How not to get angry with CSS

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Rule 0: Styles work opt-in, not opt-out

The problems of CSS can fall into many categories, but the most notorious one in my book is styles affecting things they weren't meant to affect. Examples:

  • I defined a default button style, now I want to use bootstrap but cannot

Organise your styles into small modules

.....Make your modules....

I like to compare CSS modules to import statements in Python. If I do import myapp.blogposts, I can now use the functionality from "blogposts" module, but the import itself doesn't cause any visible effects. Similarly, including myapp/blogposts.css on my page should load the corresponding styles and make them available to me, but shouldn't itself affect how the page looks.

The library actually starts doing its things if I fire a myapp.blogposts.get_last(). Similarly, the CSS module should only do something when I use a class name that is defined in it.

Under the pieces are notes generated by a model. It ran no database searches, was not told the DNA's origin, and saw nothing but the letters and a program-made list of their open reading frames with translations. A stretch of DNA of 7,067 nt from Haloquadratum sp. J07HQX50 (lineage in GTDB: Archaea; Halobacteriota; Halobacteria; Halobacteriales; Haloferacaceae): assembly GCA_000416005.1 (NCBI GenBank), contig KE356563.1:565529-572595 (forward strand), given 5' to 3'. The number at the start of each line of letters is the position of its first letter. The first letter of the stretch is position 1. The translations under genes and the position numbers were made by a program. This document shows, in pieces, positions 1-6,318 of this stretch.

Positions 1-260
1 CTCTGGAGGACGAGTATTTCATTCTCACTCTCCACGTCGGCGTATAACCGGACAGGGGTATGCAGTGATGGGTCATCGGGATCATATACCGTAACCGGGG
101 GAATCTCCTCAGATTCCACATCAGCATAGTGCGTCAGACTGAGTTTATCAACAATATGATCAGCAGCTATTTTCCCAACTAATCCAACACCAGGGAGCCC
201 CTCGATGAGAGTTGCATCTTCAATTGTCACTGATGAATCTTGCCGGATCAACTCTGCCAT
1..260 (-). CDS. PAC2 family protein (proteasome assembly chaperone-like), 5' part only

Whenever you define a CSS module that doesn't obey these rules, you put a pair of handcuffs on yourself. Imagine situations like "augh, I just want to put on my page but once I include the styles for it, everything else will suddenly break because one of its dependencies also redefines paragraph spacing".

There should be very few exceptions from this, here are my picks:

  • global reset - normalize.css is the go-to choice nowadays, a safe approach of evening out browser differences while keeping basic HTML conventions in place
  • box-sizing: border-box globally is also handy (and just plain logical), many third-party components like Semantic UI go as far as to actually depend on this being a global

Page defaults can go to modules too

I'm sure you want

Modules should be tiny

Modules don't need to know about your data

You shouldn't be re-using same class names for behaviour and appearance

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